f. 59b.A scandalous printed pamphlett was on the last Lord’s day throwne into severall streetes and houses of this citty and suburbes, vilifying his Highnesse, and perswading the people to make choice of such Members to serve for them in Parliament as may involve the nation in a new warre.2 Itt’s reported that thousands of them are dispers’t into the severall counties. The Lord Bradshaw, Sir Henry Vane, Colonel Birch of Hereford, Mr. Scott, and severall other discontented old Members are already elected. The Lord Bradshaw Friday last refused to accept of a commission from his Highnesse for the Lord Chancellorshippe of the Dutchie, and to forbeare acting by his other Commission from Parliament, wherby (itt’s said) his Circuite will bee stopt. Lieutenant Generall Ludlowe was then likewise before his Highnesse and Councill, and 5000l. security demanded of him for his peaceable and good behaviour; itts said hee will nott give itt.1 Colonel Rich was alsoe that day attending, butt nott call’d in. This day his Highnesse and Council referr’d him to the examinacion of a Committee.
The Swedish Ambassadour was Saturday last nobly treated by the Lord Lambert att Wimbleton. Our frigatts lie soe neere Dunkirke and Ostend that nott one of those pirates doe stirre out.
London, August 9, 1656.—
f. 61b.The Commission of the Lord Bradshaw is taken from him. Lieutenant General Ludlowe and Colonel Rich are secured. Sir Henry Vane, Colonel Okey, and Sir Arthur Haselrig are sent for to attend his Highnesse. Sir Gilbert Pickering is made Lord High Steward of Westminster, and Mr. Cary of Haberdasher’s Hall is his Deputy.
London, August 16, 1656.—
f. 63.Uppon a petition of the Society of Lincolnes Inne, complayning of the great abuses of erecting lately some thousands of new buildinges in the liberties of Covent Garden and Westminster, contrary to the statute in that behalf, itt was ordered by his Highnesse and Councill Thursday last that all the new toundations of the said houses nott yett compleately finished shall bee restrayned till further order, and the builders indicted uppon the statute.2 A Committee of officers were appointed to receive the lists from the severall Major Generalls of such persons as are fitt to bee sent to Jamaica. Colonel Alured was Thursday last committed to the Isle of Man, and Colonel Rich to the Castle of Windsor. It is generally reported heere, that Mr. Recorder Longe shall bee suddainly made Lord Cheif Baron of the Exchequer. His Highnesse hath referr’d itt to the Major Generalls of the severall counties to take care that all Electors shall bee qualified according to the Instrument of Governement. Severall persons were added to the Commissioners in the severall counties for rejecting of scandalous and ignorant Ministers. Yesterday his Highnesse and Councill observed as a day of Humiliacion, and are this day gone to Hampton Court.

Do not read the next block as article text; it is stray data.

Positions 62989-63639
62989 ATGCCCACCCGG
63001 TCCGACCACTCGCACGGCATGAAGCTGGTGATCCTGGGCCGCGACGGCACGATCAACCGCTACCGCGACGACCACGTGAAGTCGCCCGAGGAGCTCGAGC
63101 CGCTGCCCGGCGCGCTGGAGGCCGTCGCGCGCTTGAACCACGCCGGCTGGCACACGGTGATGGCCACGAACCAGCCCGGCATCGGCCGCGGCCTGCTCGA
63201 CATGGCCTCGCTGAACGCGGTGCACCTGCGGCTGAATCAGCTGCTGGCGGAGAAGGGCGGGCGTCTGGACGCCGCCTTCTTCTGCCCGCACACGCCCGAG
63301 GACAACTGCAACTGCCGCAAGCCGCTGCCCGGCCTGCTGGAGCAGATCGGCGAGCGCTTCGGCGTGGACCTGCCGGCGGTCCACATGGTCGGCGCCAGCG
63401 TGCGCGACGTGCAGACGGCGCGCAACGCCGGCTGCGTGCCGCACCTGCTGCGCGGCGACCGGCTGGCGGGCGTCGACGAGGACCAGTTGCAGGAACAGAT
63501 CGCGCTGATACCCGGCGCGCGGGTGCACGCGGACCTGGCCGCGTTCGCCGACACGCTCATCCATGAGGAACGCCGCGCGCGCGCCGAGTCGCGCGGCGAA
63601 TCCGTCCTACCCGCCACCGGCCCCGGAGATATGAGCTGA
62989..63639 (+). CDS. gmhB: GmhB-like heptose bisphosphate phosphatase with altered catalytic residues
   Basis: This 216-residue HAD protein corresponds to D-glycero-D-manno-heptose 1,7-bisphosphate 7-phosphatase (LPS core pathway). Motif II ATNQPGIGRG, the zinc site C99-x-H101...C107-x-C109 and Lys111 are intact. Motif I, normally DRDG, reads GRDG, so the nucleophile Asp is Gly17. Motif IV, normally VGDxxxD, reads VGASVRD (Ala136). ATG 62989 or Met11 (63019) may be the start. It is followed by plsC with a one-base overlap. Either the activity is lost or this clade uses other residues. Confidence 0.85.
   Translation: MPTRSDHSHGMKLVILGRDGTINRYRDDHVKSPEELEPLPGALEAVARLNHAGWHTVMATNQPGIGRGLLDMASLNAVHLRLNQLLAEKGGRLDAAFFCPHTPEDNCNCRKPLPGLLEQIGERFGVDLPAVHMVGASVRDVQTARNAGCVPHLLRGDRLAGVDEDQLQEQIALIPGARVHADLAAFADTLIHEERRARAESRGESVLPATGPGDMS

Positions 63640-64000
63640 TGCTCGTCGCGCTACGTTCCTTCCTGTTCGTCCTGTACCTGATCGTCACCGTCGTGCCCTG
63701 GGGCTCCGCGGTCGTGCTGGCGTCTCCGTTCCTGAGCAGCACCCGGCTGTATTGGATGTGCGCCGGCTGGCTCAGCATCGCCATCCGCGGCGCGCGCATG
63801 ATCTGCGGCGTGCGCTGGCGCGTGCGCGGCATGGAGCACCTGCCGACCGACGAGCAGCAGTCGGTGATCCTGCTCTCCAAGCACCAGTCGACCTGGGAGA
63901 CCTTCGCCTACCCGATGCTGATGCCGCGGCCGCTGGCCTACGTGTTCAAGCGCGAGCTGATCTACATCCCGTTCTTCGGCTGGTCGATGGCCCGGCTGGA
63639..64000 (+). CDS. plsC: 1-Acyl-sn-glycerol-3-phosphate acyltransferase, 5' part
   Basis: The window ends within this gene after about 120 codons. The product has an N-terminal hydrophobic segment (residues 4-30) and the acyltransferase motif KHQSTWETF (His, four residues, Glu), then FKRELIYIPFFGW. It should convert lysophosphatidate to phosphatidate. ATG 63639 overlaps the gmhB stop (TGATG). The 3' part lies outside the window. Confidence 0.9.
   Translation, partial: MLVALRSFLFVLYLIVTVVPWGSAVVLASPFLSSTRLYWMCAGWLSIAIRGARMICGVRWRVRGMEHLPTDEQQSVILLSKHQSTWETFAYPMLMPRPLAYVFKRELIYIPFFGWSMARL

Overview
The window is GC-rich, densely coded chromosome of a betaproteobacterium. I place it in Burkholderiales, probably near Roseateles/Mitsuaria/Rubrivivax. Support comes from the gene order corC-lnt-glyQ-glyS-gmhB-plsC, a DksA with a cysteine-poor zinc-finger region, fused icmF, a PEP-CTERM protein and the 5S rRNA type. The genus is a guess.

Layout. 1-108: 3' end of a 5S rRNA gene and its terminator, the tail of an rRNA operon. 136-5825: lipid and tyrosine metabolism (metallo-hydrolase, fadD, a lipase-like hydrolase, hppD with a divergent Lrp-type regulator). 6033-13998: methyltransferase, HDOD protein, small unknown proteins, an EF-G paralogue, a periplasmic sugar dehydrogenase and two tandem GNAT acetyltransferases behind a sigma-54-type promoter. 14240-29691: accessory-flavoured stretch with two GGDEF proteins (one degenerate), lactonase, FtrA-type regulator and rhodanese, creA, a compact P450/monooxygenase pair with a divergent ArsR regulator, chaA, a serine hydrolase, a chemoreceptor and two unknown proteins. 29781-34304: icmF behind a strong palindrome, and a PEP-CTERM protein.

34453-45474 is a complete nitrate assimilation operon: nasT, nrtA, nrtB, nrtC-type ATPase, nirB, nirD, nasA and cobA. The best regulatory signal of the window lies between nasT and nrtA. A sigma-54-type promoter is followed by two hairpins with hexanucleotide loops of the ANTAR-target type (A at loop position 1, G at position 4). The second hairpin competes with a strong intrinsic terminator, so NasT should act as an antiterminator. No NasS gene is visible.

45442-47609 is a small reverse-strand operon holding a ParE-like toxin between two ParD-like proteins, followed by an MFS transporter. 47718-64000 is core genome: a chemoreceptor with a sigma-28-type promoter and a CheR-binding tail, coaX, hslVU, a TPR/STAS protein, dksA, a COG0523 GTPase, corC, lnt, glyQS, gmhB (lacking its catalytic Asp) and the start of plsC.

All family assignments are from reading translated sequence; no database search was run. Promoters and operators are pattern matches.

Westminster, August 19, 1656.—
f. 64b.On Friday last his Highnesse and Councill kept a fast in the old Councill Chamber, where Mr. Caryll, Mr. Sterry [?], and Mr. Griffith preached before them. Colonel Rich is sent in custody to Windsor Castle. Colonel Alured was ordered to bee going towards the like confinement in the Isle of Man on Munday, butt itt is suspended for a day or two. Sir Henry Vane should have bin with the Councill to day, butt was nott, nor Vice-Admirall Lawson, who was fetch’t from the Wells.